Tiger Woods. Patrick Kane. David Letterman.
A travelin’ man who shouldn’t have been married. A 20-year-old child. A guy who, quite possibly, is in a non-monogamous relationship.
Why do we continue to hold sports figures and other celebrities to higher standards than ourselves, and express outrage when they unavoidably let us down? It’s not even plausible to think that because a guy happens to be extremely good at one thing, he certainly must be good at everything.
Take a look at others who do great things – like doctors. Do we expect them to be perfect as well? It’s certainly more important that they do their job well. When they go home, we tend not to care anymore.
(And trust me, as someone who’s spent a lot of time in hospitals – if you set a reality show in one, you’d be watching everybody run around doing exactly what they do on those other television shows.)
We certainly accept other figures – raucous rock stars, reclusive alcoholic writers, cheating thieving politicians – to come with some degree of trouble.
In fact, when a group of polite, pro-abstinence musicians like The Jonas Brothers comes along, they’re downright ridiculed by all but the tween girls who wish to violate them.
The great Michael Jordan had his share of public troubles – gambling debts that could have paid off the Illinois budget deficit, an unfriendly divorce, and turning out to be a “told you so” kind of jerk at his Hall of Fame inductment speech – but that doesn’t mean the six championships he helped bring to Chicago don’t still bring this city together when we remember one of the greatest sports teams of all time.
Years after his career ended, Pete Rose still isn’t in the baseball Hall of Fame. But that doesn’t mean he was any less of a baseball player. In fact, it’s probably expanded his legacy.
People are people. They’re not machines. They don’t spit statistics. Careers rise and fall. Chemistry, coach, weather, love, marriage, drugs, nerves, and motivation all affect the player. The man. The guy.
Look at other examples of sports humanity from just the past year in Chicago: players playing well in contract years (Martin Havlat, Ben Gordon), players playing poorly while dealing with issues off the field (Ryan Dempster had a sick daughter), players imploding, then exploding under pressure (Milton Bradley), and players welcoming their first child into the world, then moving to a new country and having trouble concentrating enough to adjust (Kosuke Fukudome).
It’s unfair to everybody when we constantly get mad at these people for being people.
Athletes and celebrities should be punished with the same standard as the rest of us.
Giggle at the insanity of the Tiger Woods story, and then get over it. It’s not altogether terribly surprising.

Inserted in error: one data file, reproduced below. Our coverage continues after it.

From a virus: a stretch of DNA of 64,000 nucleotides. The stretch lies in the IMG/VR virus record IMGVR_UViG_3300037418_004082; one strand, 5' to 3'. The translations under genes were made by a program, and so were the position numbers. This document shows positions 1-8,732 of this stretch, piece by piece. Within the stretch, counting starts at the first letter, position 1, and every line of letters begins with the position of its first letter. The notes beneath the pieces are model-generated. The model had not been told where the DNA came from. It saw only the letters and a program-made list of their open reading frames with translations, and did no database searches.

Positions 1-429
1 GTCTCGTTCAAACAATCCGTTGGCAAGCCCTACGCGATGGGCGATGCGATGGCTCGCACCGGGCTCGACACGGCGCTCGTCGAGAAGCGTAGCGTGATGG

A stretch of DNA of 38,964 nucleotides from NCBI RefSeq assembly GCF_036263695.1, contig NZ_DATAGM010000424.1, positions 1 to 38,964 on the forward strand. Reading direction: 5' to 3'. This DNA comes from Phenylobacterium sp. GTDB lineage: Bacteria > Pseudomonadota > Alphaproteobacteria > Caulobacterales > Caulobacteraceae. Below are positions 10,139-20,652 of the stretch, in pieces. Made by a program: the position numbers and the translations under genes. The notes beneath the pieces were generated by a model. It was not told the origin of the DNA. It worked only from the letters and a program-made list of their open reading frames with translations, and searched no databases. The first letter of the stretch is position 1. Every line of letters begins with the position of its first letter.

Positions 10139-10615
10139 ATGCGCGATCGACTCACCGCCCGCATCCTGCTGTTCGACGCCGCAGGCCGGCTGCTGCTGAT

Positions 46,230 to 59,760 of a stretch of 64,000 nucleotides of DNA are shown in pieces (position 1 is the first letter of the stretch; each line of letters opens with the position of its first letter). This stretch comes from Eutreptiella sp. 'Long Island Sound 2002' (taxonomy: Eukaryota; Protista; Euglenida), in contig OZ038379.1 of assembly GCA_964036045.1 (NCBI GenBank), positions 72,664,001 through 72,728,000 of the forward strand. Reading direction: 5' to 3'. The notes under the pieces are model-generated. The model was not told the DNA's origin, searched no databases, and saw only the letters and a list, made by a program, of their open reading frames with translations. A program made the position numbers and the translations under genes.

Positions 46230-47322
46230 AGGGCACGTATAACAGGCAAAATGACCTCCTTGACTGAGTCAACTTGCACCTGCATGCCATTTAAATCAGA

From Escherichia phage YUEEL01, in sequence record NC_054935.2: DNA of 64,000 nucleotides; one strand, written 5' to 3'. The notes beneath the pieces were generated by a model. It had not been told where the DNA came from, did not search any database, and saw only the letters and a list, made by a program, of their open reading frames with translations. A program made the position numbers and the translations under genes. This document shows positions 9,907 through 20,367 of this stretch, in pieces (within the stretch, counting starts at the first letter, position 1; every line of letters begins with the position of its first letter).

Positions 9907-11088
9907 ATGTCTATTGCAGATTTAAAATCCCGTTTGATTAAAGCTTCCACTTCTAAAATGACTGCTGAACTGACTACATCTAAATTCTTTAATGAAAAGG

Now… When a politician uses state money to visit his secret Argentinean girlfriend – THAT is an issue of public concern. Or when another votes against gay rights and turns out to be hitting on other dudes in bathrooms across America – THAT may be an issue of concern for some.
Similarly… The Plaxico Burris situation warrants jail time because he endangered others. But Woods and Letterman only hurt themselves and (possibly) let down their loved ones. All of the others above deserve rehabilitation and a chance to prove themselves.
On sports talk radio I heard many an appalled fan calling for an immediate trade of Patrick Kane because he’s “a thug.”
Pshh. You thought you were a gangster when you were 20, too.
Kaner puts himself on display on the ice for us to enjoy – he didn’t invite us out on the town with him that night. And Tiger Woods didn’t invite you into his home. So move on, stop talking about it, and the problem of them being “bad role models” for the kids will go away. Because all we’ll be left with are stellar athletes performing acts that inspire us all.
Celebrities, especially athletes, are examples of the human spirit – of how strong we can be – how far we can push ourselves. When they screw up, it reminds us that we’re ALL weak. And it makes us mad.
Comeback stories like that of Josh Hamilton are our favorite stories of all, because they give us visions of strength even in the face of adversity. But admit it – you would have given up on him long ago.
Remember: if we choose to root for a team, we choose these people to represent us – us who have also cheated, gambled, and experienced hubris – our cities – which we throw wrappers on the ground of while complaining about parking and taxes – and our neighbors – whose driveways we bury as we snow plow our own.
Because people are people. And people are human.
But that doesn’t mean that they’re not great.
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